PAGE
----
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The presence of viruses and threats is more latent in the world every day, we know from statistics that every minute new and more modern viruses appear that seek to take over user data, information and computer configuration and in extreme cases they can be "kidnapping" the computer to later ask for money for its accessibility, as users of Windows environments we must be very clear about the care we must take to avoid being on the list of victims, some tips are:
- Keep equipment up to date
- Have security applications, remember that Windows 10/11 integrates the Windows Security application
- Avoid accessing unsafe websites
- Open emails or links from unknown senders and more
Many times we can be working without realizing the presence of viruses on the computer and it is for this reason that at Technological we will teach you how to know if we have viruses on our computer, if so, take the appropriate security measures to avoid future damage. ..
1 How to know if I have a virus on my PC from Task Manager
Our first method will be through the Task Manager and is basically to determine any process or service that is not recognized as safe, to use this method, we open the Task Manager from the Start menu:
When the Administrator opens, we will go to the processes section to look for any that are not detected as trustworthy. If we see one, we right click on it and select the “Open file location” option:
This will open File Explorer with the path where this process is located, here we validate if it is a Windows process, usually located in System32, or a process of a known application:
If we do not find errors on this side, we will right click on the process again and this time we select the “Properties” option:
First of all, we will go to the “Details” tab, there in the “Copyright” line we will verify that it is a known owner, usually it is Microsoft but it may be some other recognized company:
Then we go to the “Digital Signatures” tab, there we will check both the signer and the algorithm used:
We can get out of this window. Finally, for much more complete information, we right click on the process and select “Search online”:
This will open the default browser with details about this process, this will help us get an idea of what the process is:
2 How to know if I have a virus on my PC from CMD
Then, we can go to the CMD console to perform certain actions there to detect and delete viruses on our PC, to start, we open the CMD console as administrators:
In the UAC window we click “Yes” to allow access to the console:
Before proceeding, let's talk a little about Netstat so you know what Technological will teach you.
The Netstat command is a command that has been developed to allow us to see the active TCP connections, the ports on which the PC listens, the Ethernet statistics, the routing table(s) of the IP addresses, IPv4 statistics in the IP protocols , ICMP, TCP and UDP as well as IPv6 statistics for the protocols IPv6, ICMPv6, TCP over IPv6 and UDP over IPv6), that is, a complete command to view these connections.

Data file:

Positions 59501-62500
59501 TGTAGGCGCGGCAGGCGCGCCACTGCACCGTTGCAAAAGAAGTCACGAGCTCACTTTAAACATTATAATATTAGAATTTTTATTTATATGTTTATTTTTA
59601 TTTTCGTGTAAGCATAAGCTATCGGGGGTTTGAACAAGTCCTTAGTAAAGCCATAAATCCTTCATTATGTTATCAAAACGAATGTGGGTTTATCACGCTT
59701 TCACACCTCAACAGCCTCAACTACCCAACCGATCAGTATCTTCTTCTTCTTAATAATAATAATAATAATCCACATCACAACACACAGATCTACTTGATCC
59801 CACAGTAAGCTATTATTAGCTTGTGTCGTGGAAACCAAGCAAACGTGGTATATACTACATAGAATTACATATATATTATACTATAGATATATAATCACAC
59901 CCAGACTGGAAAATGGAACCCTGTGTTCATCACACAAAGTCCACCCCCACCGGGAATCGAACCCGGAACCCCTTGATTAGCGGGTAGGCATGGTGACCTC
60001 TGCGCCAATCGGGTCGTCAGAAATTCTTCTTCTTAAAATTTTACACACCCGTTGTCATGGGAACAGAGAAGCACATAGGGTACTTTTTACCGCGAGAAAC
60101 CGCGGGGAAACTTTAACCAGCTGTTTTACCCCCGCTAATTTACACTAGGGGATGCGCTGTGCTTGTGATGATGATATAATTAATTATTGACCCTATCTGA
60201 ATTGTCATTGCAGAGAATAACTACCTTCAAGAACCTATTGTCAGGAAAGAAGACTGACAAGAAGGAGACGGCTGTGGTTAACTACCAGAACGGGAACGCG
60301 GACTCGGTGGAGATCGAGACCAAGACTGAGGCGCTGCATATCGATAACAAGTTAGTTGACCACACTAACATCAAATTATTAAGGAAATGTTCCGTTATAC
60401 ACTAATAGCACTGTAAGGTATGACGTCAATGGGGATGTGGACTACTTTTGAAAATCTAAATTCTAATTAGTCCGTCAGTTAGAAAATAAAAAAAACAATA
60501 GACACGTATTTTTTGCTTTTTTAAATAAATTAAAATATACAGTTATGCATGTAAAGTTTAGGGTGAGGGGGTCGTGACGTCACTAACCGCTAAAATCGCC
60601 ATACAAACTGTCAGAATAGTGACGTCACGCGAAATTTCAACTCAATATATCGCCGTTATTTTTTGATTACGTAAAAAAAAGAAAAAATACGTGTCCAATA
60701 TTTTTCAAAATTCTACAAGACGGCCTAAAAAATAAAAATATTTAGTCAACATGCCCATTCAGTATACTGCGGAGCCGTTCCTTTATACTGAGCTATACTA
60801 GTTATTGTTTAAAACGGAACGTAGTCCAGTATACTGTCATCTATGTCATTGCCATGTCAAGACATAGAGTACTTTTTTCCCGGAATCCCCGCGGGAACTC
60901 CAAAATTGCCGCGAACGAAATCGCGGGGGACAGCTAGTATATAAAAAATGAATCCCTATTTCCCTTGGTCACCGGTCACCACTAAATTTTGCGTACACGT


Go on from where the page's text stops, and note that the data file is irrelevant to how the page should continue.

In the console, we are going to use the line “cd..” to get to the root of drive C:
Once there, we are going to list the connections with the following command:
The parameters we have used are:
- -a: allows you to see all active TCP connections as well as the TCP and UDP ports listening to the computer
- -n: allows you to see the active TCP connections, the difference is that we will see the addresses and port numbers in number format but not with their name
- -o: displays active TCP connections by adding the process identifier (PID) of each connection
Also, we have some extra options such as:
- -b: allows you to see the executable that worked on creating the connection or listening port.
- -E: generates Ethernet statistics, part of them are the number of bytes and packets sent and received.
- -p <Protocol>: display connections for the specified protocol.
- -S: shows statistics per protocol.
- -r: Output the contents of the IP routing table.
We see the various columns with details such as:
- Local and remote addresses.
- Port status (for the presence of viruses we must look at the ESTABLISHED status).
Let's go to the bottom to see all the results:
For our analysis, we will keep the PID in mind:
Then, in the Task Manager, we go to the “Details” section and look for that PID to which application or process it refers:
But, if we do not want to open both windows, we can execute the following command in the terminal to also display the name of the app process involved:
We can see the complete details but the name of the associated process has been added, we must take into account the name of the suspicious process:
Now, to eliminate the virus associated with this process, we must execute the following syntax.
taskkill /pid (PID)
In case we see a message that it is not possible to terminate it because it is in use, we must add the /f option to the end of the command
(taskkill /pid (PID) /f)
Now, we access File Explorer:
There may be viruses in text format, which may or may not be hidden. We return to the console, and first use the “dir” command to list the directories:
In order to see the hidden directories, we execute the command:
There we find the virus with the name “Virus.txt”, for better visualization, we use the “attrib” command:
To eliminate this type of virus, we execute the following syntax:
With the “attrib” command we validate that it has been deleted:
Then we proceed with deleting the file.
If for some reason the file is hidden, we must execute the following syntax:
attrib -h filename
These options are key to detecting the presence of viruses, and logically it never hurts to perform an exam with Windows Defender, and thus determine how we can improve security and privacy on our PCs with Windows 11..